Suzanne Farmer noted: “Although Dr. Edwards was not assigned as my formal mentor, she became my guiding light for navigating the department and the institution. She was always available to answer questions and even established a regular lunch for the women in our department in an effort to help us bond and seek mutual support. She never treated us as junior faculty but always as valued colleagues, friends, and human beings. She made a point to check in on us to ensure we were engaged in self-care and were pursuing a healthy work-life balance.”
Olivia Agustin wrote, “Dr. Edwards has been an excellent advisor and mentor. As a first-generation female student, I had many questions about what classes to take and what college had to offer. Dr. Edwards helped me make the right decisions for myself in her role as my advisor. She has always supported me, which is something that a student needs when going through college. She is a trusted confidant; I know I can come to her with questions, and she will do everything in her power to answer them. She has never steered me wrong, and as such, I value her input in making decisions about college and beyond…. She is also a big reason why I had the confidence to pursue a master’s degree. I was unsure if I would continue with my education after receiving my bachelor’s degree but talking with Dr. Edwards made me believe I had what it took to make it through the program successfully. Again, having someone who believes in you in a position that you look up to really makes all the difference.”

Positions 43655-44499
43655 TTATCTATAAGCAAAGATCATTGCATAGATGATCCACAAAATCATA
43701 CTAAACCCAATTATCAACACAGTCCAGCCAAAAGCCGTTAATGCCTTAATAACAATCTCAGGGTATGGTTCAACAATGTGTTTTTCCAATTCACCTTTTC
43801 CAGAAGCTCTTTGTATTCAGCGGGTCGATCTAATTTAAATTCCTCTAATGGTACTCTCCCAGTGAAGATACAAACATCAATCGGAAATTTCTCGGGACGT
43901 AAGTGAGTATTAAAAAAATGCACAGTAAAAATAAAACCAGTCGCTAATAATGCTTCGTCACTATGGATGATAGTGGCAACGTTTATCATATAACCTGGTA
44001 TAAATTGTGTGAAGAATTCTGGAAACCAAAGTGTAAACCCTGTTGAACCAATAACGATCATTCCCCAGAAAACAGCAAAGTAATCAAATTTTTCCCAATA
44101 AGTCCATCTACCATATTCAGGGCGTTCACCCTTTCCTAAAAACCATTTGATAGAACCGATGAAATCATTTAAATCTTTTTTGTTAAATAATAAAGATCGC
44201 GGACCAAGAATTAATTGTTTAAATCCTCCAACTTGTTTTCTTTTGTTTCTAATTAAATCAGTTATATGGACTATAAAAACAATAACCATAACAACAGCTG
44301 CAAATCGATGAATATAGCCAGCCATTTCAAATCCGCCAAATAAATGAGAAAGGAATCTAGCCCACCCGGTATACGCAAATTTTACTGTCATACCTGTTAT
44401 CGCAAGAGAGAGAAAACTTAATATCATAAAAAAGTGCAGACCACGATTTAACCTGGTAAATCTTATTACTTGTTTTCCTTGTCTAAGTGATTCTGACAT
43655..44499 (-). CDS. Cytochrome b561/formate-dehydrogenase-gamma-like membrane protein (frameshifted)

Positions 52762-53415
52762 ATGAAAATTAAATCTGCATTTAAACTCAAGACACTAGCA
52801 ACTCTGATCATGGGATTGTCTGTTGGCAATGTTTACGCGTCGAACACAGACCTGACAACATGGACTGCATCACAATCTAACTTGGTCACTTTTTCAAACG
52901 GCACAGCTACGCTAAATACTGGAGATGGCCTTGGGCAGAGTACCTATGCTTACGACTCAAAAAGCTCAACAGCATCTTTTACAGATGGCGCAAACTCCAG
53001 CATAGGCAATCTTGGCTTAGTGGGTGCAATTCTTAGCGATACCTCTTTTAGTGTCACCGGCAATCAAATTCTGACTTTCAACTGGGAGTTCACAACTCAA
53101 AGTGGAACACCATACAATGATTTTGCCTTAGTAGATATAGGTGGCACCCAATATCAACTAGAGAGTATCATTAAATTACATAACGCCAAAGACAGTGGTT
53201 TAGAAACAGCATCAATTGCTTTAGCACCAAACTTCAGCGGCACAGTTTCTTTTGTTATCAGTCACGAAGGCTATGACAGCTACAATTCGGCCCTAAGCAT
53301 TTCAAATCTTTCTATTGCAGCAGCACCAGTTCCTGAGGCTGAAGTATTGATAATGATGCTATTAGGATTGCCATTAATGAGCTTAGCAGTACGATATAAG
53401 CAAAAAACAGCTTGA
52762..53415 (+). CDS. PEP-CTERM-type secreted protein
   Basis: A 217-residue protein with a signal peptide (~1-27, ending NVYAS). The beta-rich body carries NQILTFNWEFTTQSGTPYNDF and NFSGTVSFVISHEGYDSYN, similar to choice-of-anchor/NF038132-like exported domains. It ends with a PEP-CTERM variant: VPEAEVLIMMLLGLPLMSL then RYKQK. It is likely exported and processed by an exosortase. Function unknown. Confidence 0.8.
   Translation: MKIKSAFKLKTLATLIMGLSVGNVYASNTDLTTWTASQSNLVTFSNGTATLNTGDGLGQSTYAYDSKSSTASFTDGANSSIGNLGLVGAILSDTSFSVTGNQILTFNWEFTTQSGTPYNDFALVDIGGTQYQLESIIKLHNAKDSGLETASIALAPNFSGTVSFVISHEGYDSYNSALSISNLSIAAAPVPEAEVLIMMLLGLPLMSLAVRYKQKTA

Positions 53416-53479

Trent Brown shared, “Dr. Edwards created each one of her classes to be an equal for all and a respectful discussion and had us really think about what it means to be who we are and how we fit in society. Everyone all responded with great ideas. Ideas are always the starting point of something that can be built or changed. After learning from Dr. Edwards in all the classes I was in with her, has really helped me to reshape how I think and to be able to spot these problems that exist. Dr. Edwards helped me shaped how I view biology as well. Her knowledge of how to research a topic and to find and eliminate confirmation bias along with discovering how institutional bias towards feminism comes very quickly with those types of research models. Which in my opinion is very disturbing. Dr Edwards taught us how to spot these things and now I see this type of mindset and can think back almost 40 years of it”